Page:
“I first went to Tokyo when I was touring with No Doubt in 1995. I especially loved the Harajuku district, because you can just sense all the creative energy pulsing through it. It felt like another planet to me. I wanted to be like the Harajuku girls you see out shopping. Fashion is so important there—it’s huge. Everyone is so stylish and unique.
When I began working on a solo record, I was excited, because it meant I could go back to Japan. I was busy playing music most of the time when I finally returned, but it was important to me to make time to visit Harajuku again. I met people when I was exploring the stores, and I took a lot of pictures of them, but it was sometimes hard to communicate, because I don’t speak the language. I was so inspired by people making their own clothes and showing off all their original creations.
My Harajuku project, which is something I’ve been working on for years now, was influenced by this area. The vibe, the wild colors and graphics, and the clothes— all of this is incorporated in my music and my tours as well as my fashion.”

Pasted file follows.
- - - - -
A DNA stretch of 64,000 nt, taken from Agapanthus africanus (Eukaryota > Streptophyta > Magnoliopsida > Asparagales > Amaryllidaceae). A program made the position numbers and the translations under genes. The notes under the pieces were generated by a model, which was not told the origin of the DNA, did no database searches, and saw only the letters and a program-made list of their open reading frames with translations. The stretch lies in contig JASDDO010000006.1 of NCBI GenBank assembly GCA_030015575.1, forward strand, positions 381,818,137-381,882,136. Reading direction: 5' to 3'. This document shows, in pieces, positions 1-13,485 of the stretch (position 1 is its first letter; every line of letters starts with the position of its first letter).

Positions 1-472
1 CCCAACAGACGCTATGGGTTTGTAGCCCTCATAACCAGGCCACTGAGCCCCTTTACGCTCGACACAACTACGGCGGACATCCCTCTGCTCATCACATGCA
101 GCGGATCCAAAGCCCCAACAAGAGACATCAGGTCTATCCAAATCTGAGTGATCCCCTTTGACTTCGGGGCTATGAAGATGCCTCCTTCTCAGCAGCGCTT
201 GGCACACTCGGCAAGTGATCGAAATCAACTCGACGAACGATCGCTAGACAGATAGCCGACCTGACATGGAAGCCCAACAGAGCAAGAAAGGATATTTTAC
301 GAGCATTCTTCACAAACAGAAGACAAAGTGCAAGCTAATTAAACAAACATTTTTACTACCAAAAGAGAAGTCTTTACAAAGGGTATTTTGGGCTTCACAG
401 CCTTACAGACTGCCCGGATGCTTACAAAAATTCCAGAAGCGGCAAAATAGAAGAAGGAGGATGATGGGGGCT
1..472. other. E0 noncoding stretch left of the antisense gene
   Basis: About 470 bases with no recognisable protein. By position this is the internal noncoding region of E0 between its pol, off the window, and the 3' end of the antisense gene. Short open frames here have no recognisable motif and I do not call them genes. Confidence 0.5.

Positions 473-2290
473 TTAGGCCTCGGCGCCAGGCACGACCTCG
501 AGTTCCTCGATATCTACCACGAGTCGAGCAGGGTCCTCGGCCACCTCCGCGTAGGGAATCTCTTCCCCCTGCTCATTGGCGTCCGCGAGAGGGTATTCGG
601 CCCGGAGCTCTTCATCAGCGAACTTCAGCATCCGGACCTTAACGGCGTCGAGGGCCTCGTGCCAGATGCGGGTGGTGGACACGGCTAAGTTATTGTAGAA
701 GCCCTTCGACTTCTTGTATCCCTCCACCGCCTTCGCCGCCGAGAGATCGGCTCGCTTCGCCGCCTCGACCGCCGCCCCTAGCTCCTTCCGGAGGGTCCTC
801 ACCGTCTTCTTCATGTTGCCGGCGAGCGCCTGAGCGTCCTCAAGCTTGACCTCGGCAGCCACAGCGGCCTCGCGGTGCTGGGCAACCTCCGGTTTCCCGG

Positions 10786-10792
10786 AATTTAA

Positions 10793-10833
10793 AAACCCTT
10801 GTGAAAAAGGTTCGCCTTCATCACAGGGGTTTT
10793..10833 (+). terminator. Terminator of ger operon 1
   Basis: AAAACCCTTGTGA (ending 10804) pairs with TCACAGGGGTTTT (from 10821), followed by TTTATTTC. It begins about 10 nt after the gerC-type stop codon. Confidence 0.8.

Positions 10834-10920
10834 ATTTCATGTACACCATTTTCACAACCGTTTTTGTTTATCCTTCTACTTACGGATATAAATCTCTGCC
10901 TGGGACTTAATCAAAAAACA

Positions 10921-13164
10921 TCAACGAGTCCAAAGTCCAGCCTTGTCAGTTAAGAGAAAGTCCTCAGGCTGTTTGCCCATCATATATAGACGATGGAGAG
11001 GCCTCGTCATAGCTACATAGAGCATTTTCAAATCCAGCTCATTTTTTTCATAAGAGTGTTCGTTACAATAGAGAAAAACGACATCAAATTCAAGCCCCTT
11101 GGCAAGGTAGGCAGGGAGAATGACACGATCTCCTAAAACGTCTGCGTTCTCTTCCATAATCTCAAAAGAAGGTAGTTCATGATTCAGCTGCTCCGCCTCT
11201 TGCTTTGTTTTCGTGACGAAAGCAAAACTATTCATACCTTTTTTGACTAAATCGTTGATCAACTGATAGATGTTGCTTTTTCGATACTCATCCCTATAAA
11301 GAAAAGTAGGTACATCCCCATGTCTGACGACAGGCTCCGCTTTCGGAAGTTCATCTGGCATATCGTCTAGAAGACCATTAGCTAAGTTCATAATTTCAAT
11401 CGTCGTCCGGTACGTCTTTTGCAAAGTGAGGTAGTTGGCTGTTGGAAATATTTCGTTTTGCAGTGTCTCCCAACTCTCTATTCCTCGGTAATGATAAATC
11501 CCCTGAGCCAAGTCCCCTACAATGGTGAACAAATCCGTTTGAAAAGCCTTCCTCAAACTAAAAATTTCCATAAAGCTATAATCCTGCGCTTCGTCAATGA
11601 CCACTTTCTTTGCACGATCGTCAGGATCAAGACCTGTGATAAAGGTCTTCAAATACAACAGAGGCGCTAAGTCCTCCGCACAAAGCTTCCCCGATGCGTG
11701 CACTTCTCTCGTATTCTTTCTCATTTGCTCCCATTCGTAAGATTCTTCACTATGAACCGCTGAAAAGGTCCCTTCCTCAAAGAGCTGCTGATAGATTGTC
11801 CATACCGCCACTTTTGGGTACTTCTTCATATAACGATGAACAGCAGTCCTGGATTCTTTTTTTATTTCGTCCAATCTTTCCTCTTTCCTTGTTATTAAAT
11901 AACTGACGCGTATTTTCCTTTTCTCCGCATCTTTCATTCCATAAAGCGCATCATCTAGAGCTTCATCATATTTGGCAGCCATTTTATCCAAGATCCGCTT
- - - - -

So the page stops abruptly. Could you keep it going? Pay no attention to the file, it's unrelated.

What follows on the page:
The Harajuku Lovers fragrances are available at Macy’s and Sephora.
- The Cerulean Tower Tokyu Hotel (26-1 Sakuragaoka-cho; 81-3/3476-3000; ceruleantower-hotel.com; doubles from $392) is set in Shibuya’s tallest skyscraper, just west of Harajuku (which has few hotel options).
- For authentic dumplings, try Harajuku Gyoza Lou (6-2-4 Jingumae; 81-3/3406-4743; lunch for two $12), a local institution with lines out the door. Or ask for a seat on the outdoor terrace at Smoke Bar & Grill (Gyre Building, fourth floor, Jingumae, Shibuya-ku; 81-3/5468-6449; dinner for two $85), owned by design icon Teruo Kurosaki.
- Don’t miss Laforet (1-11-6 Jingumae, Shibuya-ku; 81-3/3475-0411), a sprawling mall known for cutting-edge Japanese labels. And to spot the Harajuku girls, stroll along the perpetually crowded, store-lined Takeshitadori street.